The Dark Day

By O’Ceallaigh –

Here in Florida we’ve had three days of overcast – gray days, threatening rain. The darkness, unusual for this time of year in the sunshine state, but….

We used to have a huge garden across the gravel road from our farm house in Western New York. Dad would plow this patch of ground and it was generally up to the three of us kids and Mom to “fit the ground” and then plant the seeds, water them keep the garden weeded and harvest the fruit.

Dad had the rest of the farm to run.

It was September 24, 1950. I was over in the garden soaking up the autumn sun. With my salt shaker in hand, I sat on the ground in the tomato patch. I would pick a tomato and lick the luscious red fruit – or vegetable – who cares! I wanted the skin to be moist so the salt would stick to it.

Growing tomatoes
On the moistened spot I would shake a little salt and bite into the delicious redness! It was so good! That day I had eaten about three of them when I heard Mom’s voice call. “Danny, you’d better come in now, the sky looks terrible! It might storm!”

My attention turned to the darkening sky. Somehow it was different than an approaching storm. It didn’t have the large thunderheads, the cumulous clouds that billow and roll. It was just getting dark.

It was 2:30 PM.

By the time I had walked from the garden, across the gravel road, through the hedge and across the lawn, it was looking even more ominous. I went inside.

I was 10 years old.

“Go out to the barn and get your father,” Mom told me. There was a deep concern in her voice. I’d never seen her quite so distraught.

I took a flashlight and went to the barn. There, the strangest sight met my eyes! There was my Dad, at the back door of the barn, looking at the sky. The herd of milk cows were coming up the lane and gathering in the barnyard to enter the barn to be milked. It was still only about 3:00 PM, and it was as dark as midnight. The sun was gone! There was no moon. Stars were completely occluded.

Dad brought the cows into the barn and put them in their stanchions. Then he went back to the rear door facing the west and looked at the sky again.

“…The sun shall be darkened, and the moon shall not give her light…” he said under his breath! (Matthew 24:29)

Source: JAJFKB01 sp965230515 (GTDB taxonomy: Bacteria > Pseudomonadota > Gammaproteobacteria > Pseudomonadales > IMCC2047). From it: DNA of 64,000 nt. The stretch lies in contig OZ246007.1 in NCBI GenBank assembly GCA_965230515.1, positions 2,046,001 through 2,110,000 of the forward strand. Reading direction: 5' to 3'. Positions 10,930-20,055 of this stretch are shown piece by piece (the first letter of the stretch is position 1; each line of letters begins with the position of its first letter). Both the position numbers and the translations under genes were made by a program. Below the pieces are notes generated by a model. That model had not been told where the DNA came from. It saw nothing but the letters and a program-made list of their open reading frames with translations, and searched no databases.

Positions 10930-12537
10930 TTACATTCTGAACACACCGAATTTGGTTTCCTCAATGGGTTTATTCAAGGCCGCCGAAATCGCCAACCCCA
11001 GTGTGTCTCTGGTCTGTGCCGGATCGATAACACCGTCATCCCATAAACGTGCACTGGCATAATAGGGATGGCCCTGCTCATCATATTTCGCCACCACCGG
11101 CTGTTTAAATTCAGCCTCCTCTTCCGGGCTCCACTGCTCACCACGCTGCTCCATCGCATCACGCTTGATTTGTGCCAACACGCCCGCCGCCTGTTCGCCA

I remembered reading about “The Dark Day” that occurred on May 19, 1780. The same out-of-the-ordinary things happened then, too. Even the chickens went to roost! I remembered, too, a poem by Whittier called “Abraham Davenport” that recounted in a rather whimsical/historical manner that very event! (http://www.poemhunter.com/poem/abraham-davenport/ )

My aunt and uncle were on their way to our house from the city that afternoon and I was allowed, after pleading with my Mother, to go out by the gravel road and wait for them. With my trusty flashlight in hand, which was useless in the eerie darkness, I waited.

Finally I saw their car’s head lights as they turned the corner onto Maple Grove Road. Not the bright white lights we usually saw as they came, but dim, pale , yellow holes in the darkness inching closer until they stopped in front of our house.

There was talk in our house that evening about “end time events” and my saintly Uncle Frank took the very position that old Davenport took, saying, “Whether this portends the end and Jesus’ coming or not I cannot say but should He come I would wish to be found ready, in any event!”

With that they left in their car and went up the road to my grandmother’s house to spend the night

By the time “sunset” came, the sky was still totally black but at the western horizon there was a thin line of red where the blackness was beginning to lift.

We all had a rather meaningful family worship that night and went to bed, all sleeping soundly until morning.

The next day dawned clear and bright and the newspapers wrote stories about forest fires in Alberta or British Columbia, Canada that had put so much smoke into the air that it occluded the sun over the entire northeast from the Great Lakes to Maine and as far south as Tennessee!Dark Day

I don’t know what it was, but I don’t believe that for a minute. Why? Because lights could not penetrate that darkness and if that’s the case, the “smoke” would have to have been extremely low and heavy. And, if it was smoke and that low and that heavy, there would, undoubtedly, have been residue on surfaces at ground level.

There was none.

What I can tell you is this:

It was – A Dark Day!

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